Google DeepMind has launched a watermarking tool for AI-generated images
Google DeepMind has launched a new watermarking tool that labels whether images have been generated with AI. The tool, called SynthID, will initially be available only to users of Google’s AI image generator Imagen. Users will be able to generate images and then choose whether to add a watermark or not. The hope is that it could help people tell when AI-generated content is being passed off as real, or protect copyright.
Baby steps: Google DeepMind is now the first Big Tech company to publicly launch such a tool, following a voluntary pledge with the White House to develop responsible AI. Watermarking—a technique where you hide a signal in a piece of text or an image to identify it as AI-generated—has become one of the most popular ideas proposed to curb such harms. It’s a good start, but watermarks alone won’t create more trust online. Read more from me here.
Bits and Bytes
Chinese ChatGPT alternatives just got approved for the general public
Baidu, one of China’s leading artificial-intelligence companies, has announced it will open up access to its ChatGPT-like large language model, Ernie Bot, to the general public. Our reporter Zeyi Yang looks at what this means for Chinese internet users. (MIT Technology Review)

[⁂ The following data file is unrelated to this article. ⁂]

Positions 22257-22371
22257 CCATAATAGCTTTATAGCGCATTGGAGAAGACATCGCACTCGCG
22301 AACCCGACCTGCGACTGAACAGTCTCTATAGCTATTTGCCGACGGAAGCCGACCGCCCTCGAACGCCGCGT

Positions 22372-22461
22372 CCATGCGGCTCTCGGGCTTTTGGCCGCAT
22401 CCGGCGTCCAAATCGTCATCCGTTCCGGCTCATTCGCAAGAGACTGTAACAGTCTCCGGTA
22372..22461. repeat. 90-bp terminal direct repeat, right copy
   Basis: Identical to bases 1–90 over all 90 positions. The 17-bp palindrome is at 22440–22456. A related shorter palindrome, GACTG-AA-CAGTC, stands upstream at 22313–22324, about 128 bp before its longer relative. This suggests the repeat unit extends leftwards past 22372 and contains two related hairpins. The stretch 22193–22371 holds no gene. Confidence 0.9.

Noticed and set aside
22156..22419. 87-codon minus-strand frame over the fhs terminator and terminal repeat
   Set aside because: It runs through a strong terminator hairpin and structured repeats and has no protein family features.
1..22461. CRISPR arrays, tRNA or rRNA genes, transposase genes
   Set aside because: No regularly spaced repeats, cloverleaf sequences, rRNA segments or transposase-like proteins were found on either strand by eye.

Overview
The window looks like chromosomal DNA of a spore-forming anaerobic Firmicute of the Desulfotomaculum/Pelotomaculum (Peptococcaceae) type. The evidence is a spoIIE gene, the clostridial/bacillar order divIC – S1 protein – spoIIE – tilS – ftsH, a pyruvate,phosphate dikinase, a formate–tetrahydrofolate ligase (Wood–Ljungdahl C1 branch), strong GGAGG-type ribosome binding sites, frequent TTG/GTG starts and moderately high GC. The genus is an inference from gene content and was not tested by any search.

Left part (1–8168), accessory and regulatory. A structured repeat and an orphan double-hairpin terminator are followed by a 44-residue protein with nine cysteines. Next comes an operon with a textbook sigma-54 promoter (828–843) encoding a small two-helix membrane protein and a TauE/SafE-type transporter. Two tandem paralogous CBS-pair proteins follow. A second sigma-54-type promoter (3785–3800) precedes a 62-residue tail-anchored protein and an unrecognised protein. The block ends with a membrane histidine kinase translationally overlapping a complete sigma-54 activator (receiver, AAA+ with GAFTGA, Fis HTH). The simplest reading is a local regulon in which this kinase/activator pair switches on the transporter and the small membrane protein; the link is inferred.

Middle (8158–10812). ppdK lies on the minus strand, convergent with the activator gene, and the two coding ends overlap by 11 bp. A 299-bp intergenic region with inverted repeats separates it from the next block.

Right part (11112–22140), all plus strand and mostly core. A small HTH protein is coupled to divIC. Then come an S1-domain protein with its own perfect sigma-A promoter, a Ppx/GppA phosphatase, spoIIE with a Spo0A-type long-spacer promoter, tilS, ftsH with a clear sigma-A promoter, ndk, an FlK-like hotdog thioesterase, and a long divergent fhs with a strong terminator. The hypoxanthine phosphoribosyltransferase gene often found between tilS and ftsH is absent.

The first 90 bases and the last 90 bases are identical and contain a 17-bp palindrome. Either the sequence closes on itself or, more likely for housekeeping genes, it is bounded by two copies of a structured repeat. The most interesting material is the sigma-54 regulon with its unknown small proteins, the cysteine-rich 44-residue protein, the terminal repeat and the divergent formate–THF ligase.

Brain implants helped create a digital avatar of a stroke survivor’s face
Incredible news. Two papers in Nature show major advancements in the effort to translate brain activity into speech. Researchers managed to help women who had lost their ability to speak communicate again with the help of a brain implant, AI algorithms and digital avatars. (MIT Technology Review)
Inside the AI porn marketplace where everything and everyone is for sale
This was an excellent investigation looking at how the generative AI boom has created a seedy marketplace for deepfake porn. Completely predictable and frustrating how little we have done to prevent real-life harms like nonconsensual deepfake pornogrpahy. (404 Media)
An army of overseas workers in “digital sweatshops” power the AI boom
Millions of people working in the Philippines work as data annotators for data company Scale AI. But as this investigation into the questionable labor conditions shows, many workers are earning below the minimum wage and have had payments delayed, reduced or canceled.
(The Washington Post)
The tropical Island with the hot domain name
Lol. The AI boom has meant Anguilla has hit the jackpot with its .ai domain name. The country is expected to make millions this year from companies wanting the buzzy domain name. (Bloomberg)
P.S. We’re hiring!
MIT Technology Review is looking for an ambitious AI reporter to join our team with an emphasis on the intersection of hardware and AI. This position is based in Cambridge, Massachusetts. Sounds like you, or someone you know? Read more here.